As mentioned (and is evident) above, the tempo increases as the work progresses. The Lento first movement begins in an icy, still fashion, or like the twelve pitches Puumala mentions are germinating, sprouting out of the ground. Even at this deliberate tempo, though, the music reaches climaxes and goes somewhere. It doesn’t have the same transparent clarity that something from, say, Schoenberg has, where the series (of notes in the row) sticks in your ear, at least not to me. There are some repeated figures, but they’re not as ‘sticky.’ Overall, though, as unmistakably modern as it is, it’s quite delicate and expressive, which may go against what so many people perceive such music to be capable of.
The second movement’s ‘interludium’ marking isn’t necessarily indicative of a certain tempo, but more as the connection between the two extremes. The previous movement finished quietly, and from the very beginning of this central movement, there’s more motion. It is as if we are listening to it thaw, begin to flow, and I wonder if some of these figures are indeed inherited from the first movement. As this movement develops, we finally begin to hear a drive, movement toward a destination (where that is, I’m not sure) rather than just an atmosphere of sound, in keeping with the overall accelerating trajectory of the work. There is increased use of texture, like the clicky, wooden col legno tapping of the strings with the wooden part of the bow, as well as pizzicato and sul ponticello.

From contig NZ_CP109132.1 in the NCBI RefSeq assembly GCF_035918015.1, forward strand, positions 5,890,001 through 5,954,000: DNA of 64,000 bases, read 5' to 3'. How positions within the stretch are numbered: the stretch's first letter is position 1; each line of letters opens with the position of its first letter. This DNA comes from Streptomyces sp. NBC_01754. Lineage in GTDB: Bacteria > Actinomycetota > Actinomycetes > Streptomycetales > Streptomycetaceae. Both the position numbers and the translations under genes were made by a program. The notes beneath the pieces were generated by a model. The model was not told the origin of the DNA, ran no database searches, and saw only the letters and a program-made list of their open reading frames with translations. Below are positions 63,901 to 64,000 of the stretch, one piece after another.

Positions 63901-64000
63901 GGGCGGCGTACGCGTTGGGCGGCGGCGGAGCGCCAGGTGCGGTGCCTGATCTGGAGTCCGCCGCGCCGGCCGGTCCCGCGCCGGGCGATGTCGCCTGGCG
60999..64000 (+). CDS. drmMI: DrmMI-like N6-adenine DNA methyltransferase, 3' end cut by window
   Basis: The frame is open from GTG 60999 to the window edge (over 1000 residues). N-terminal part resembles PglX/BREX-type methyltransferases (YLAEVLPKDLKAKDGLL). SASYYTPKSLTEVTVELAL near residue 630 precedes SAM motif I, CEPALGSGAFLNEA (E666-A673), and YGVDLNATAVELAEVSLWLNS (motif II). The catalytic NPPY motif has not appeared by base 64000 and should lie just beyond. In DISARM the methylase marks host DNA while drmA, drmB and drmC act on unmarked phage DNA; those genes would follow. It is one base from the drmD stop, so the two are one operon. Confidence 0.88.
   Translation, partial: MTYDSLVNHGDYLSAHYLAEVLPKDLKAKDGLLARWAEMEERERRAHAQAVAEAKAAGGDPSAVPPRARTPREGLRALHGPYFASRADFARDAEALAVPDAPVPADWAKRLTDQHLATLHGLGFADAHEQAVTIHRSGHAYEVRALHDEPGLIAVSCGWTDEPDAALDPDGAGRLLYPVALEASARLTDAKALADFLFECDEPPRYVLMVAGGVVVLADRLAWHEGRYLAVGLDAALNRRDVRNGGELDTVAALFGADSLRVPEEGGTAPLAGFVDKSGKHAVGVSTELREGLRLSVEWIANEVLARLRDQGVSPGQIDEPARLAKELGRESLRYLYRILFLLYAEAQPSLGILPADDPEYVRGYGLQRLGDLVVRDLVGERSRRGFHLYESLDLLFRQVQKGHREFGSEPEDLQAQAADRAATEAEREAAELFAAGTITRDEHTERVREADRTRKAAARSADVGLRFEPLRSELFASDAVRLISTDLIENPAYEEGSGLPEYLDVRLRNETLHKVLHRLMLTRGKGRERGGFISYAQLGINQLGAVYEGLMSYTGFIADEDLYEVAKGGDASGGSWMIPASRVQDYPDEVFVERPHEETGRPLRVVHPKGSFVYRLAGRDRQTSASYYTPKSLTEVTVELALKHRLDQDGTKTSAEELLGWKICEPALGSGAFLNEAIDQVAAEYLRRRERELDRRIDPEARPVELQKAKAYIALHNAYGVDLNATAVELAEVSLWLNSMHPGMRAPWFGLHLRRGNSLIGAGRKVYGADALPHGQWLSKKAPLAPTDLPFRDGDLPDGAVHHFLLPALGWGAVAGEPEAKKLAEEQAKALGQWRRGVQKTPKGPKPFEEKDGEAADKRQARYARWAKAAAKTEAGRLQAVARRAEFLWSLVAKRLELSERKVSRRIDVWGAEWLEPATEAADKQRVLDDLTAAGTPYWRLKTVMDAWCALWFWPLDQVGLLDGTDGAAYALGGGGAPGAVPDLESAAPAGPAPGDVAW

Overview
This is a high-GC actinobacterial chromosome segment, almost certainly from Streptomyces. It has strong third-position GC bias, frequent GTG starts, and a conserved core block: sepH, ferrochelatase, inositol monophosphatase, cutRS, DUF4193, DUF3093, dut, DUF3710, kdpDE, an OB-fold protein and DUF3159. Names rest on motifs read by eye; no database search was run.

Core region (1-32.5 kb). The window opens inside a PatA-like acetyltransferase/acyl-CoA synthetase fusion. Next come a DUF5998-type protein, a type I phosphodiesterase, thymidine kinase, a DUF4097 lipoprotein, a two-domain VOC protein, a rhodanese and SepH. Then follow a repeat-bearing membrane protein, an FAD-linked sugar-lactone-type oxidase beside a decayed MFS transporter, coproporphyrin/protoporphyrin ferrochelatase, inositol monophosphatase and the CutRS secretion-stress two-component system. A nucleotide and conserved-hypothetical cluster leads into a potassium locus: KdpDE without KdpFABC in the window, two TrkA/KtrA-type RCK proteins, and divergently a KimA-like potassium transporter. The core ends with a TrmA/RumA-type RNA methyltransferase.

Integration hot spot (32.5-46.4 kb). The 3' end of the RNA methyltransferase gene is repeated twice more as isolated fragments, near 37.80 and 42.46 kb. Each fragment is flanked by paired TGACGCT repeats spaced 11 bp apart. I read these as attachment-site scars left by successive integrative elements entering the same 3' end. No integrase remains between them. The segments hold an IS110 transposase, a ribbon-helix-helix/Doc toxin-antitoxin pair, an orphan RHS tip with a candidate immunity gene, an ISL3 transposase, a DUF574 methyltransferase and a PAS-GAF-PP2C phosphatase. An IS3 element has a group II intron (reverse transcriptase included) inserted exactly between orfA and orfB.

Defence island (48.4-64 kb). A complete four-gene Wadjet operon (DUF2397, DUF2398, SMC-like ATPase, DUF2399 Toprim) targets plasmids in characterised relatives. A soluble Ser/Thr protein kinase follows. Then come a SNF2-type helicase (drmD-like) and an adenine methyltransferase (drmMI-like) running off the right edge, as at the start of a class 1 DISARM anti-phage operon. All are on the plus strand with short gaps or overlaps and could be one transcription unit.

Even just within the four minutes of this central movement, there’s significant momentum built, and it feels like we’ll jump without pause into the final ‘vivace,’ but no. The building speed comes to a quiet halt before the last installment begins, and with the first thing that the less analytical listener, like myself, could have some fighting chance of retaining in the ear and identifying once it’s gone. It’s almost march-like, and sets off this barely-longest movement of the quartet.
That said, it’s not all full-tilt running toward the end of the piece. This more driven sentiment comes and goes among stiller passages, strengthening the impression that these three movements are interconnected. It’s by far the most eventful, happening movement, ‘exciting,’ if you wanted to sound banal, and ends without me knowing much more about it than when it started, except that I find it interesting.
Really, I cannot pretend to know anything about it beyond what I’ve just sort of blathered about above. Even Puumala’s notes on don’t give much information about the characteristics of the series used, or motivic/thematic material, etc. how something is adapted or manipulated through the development of this work, but maybe that’s just because there’s not a lot of that here, in this early “apprentice” work.
We’re actually moving on from Sallinen for now, since this work is so early in his output, in the interest of keeping something that resembles chronological order. Stay tuned for Schnittke before Sallinen, and thanks so much for reading.
One thought on “Sallinen String Quartet no. 1, op. 14”
Schnittke next, you say? Goody!
Re: Sallinen, the adjective that overwhelmingly comes to mind (so often used derogatively, although I can’t for the life of me think why) is “filmic”, so it’ll be interesting to hear where the roots of that lie…